Edward Hide

Edward Hide (also known as EdOvereels) is a gamer with a true passion for the art-form. When he’s not writing about the introductions to classic video games, he’s making Let’s Plays on his YouTube channel.

The Walking Dead poster

In just a few hours of gameplay, it’s already far more interesting than the show…

Sitting in the back of a Police car is always a good way to start. Lee Everett, on his way to being incarcerated for killing a state senator who was having an affair with his wife, is deep in conversation with the officer driving, or not saying a word; it’s entirely up to you. Trying to lighten the mood the driver turns to talk to you, not noticing ‘something’ walking in the road. He hits the ‘walker’ head on and comes straight off the highway.

Recovering from the wreckage and the handcuffs that once bound him, Lee notices the officer twitch, only to then spring to life and attack Lee. Panicked and confused, you take over scrambling or any means of warding of the attack. After dealing with the problem you escape toward the nearest form of civilisation. Meeting a small brave girl who is hiding in a treehouse, you and new found Clementine embark further into the mystery of the walkers and the sudden outburst. You suddenly meet a friendly face, who assures you that his farm is a safe haven compared the hell that dawned around you in the blink of an eye. Shawn takes you to his farm to help survive the blight with his family and other survivors.

Lee, given the ability to start fresh, leaving his murder behind, him decides to do whatever he can to protect Clementine and all those around him. You, as the player, make decisions, that may be split-second or you may get time to think things over. Either way, whatever you think, say and do will affect the rest of the game. With no option to turn back, ‘The Walking Dead’ keeps you moving forward totally at whatever pace it wants you to go. Crave the quiet moments you get; they may be your last.
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Gears of War poster

2006 – when men were just manly husks of meat…

Deep inside a maximum security prison, Marcus Fenix, is freed from his cell by his close friend Dominic Santiago. Knowing better than anyone else, Dom asks Marcus for his help against the Locust Hordes, creatures that have been burrowed underneath the planet’s crust for who knows how long. As you take over the role of Marcus, you discover that the Colonel has pardoned everyone in the prison to allow them to help fight. Everyone except Fenix. You are taken through the prison into a courtyard, battling your way through waves of enemies and entering the courtyard. Upon escaping on the last helicopter out of there, you’re well met by your new Lieutenant and a new recruit and are then informed that you are on your way to meeting Hoffman, the Colonel that wanted to keep you behind bars.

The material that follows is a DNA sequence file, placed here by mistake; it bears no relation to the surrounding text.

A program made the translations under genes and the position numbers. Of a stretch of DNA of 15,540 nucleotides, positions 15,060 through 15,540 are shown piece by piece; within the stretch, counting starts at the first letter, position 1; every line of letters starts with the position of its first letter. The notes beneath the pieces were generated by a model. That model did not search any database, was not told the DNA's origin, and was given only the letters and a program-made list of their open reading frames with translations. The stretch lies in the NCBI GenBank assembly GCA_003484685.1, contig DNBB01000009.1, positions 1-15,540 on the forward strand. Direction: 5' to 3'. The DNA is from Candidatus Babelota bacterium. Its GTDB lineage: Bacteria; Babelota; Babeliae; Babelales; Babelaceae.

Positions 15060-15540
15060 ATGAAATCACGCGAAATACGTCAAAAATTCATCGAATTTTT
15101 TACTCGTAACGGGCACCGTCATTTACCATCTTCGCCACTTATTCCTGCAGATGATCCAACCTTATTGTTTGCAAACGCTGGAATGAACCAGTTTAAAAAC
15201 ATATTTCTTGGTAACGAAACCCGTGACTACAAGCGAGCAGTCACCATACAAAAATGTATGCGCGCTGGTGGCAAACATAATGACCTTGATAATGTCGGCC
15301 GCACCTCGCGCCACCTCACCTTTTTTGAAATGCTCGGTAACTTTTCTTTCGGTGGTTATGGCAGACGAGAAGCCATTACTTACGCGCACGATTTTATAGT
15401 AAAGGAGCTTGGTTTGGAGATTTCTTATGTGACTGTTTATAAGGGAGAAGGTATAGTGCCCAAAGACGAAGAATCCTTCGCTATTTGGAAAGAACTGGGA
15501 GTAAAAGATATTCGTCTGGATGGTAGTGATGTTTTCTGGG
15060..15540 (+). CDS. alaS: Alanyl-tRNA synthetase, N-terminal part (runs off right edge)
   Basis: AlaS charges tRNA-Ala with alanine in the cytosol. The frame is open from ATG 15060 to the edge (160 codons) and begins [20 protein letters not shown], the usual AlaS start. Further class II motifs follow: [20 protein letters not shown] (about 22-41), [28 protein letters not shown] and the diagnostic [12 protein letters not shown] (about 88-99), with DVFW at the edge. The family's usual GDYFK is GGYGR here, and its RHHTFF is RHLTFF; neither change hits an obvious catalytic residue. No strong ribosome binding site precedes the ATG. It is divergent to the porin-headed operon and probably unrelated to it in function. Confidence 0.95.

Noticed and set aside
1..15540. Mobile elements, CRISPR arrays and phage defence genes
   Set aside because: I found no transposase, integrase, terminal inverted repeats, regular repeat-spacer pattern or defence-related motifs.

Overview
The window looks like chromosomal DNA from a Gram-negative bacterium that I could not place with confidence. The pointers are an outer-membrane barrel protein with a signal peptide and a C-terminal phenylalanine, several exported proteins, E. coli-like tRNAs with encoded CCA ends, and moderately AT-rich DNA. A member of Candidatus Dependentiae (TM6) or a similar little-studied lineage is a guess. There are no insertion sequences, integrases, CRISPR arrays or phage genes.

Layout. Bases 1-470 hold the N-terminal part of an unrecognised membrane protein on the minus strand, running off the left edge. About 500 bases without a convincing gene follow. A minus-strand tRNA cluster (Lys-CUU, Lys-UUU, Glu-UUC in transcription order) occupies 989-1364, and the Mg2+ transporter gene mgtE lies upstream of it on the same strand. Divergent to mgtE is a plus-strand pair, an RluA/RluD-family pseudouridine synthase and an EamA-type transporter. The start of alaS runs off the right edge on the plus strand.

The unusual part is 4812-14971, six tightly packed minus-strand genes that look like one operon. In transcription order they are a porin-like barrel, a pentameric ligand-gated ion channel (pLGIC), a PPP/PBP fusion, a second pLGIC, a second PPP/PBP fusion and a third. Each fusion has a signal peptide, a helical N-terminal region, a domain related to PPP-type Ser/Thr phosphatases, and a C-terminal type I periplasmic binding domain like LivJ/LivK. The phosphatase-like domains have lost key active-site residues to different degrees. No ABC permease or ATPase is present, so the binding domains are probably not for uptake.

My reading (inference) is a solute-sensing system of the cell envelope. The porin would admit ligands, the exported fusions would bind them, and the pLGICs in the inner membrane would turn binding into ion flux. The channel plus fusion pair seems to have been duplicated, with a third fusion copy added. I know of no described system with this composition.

After a brief and rather cold reception with Hoffman, you are ambushed by a group of Locust. Seeking shelter, Hoffman tells the Lieutenant about a plan that will end the war, but it requires something called the Resonator, which was last seen with another squad. It will map out the tunnels of the locust and give the best data to drop a Light Mass Bomb to cave in all the tunnels and end the war.

With the target in hand you embark to find the Resonator, delving deeper into locust territory, surrounded by the unknown that becomes more and more deadly. Marcus, forgets his troubled past and leads the team further into oblivion. Dom, the best right hand man you could ask for, travels alongside Marcus in search of his missing wife. Every other soldier you meet along the way works as a well-oiled machine to conquer the Locust faction in order to salvage what is left of the war-torn planet that humanity once ruled.
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Dragon Age: Inquisition poster

Lemme hear you say “Nooooope!”

Taking place one year after it’s predecessor, ‘Dragon Age: Inquisition’ begins with the country of Orlais enduring civil war which is threatening the entire land of Thedas. Templars oppressed the magicians until they fought back in a bid for independence. Succumbing to desperation, a ‘Divine Conclave’ is brought together; a peace summit between the higher ups of the Mages and Templars to negotiate a compromise and, ultimately, stop the war.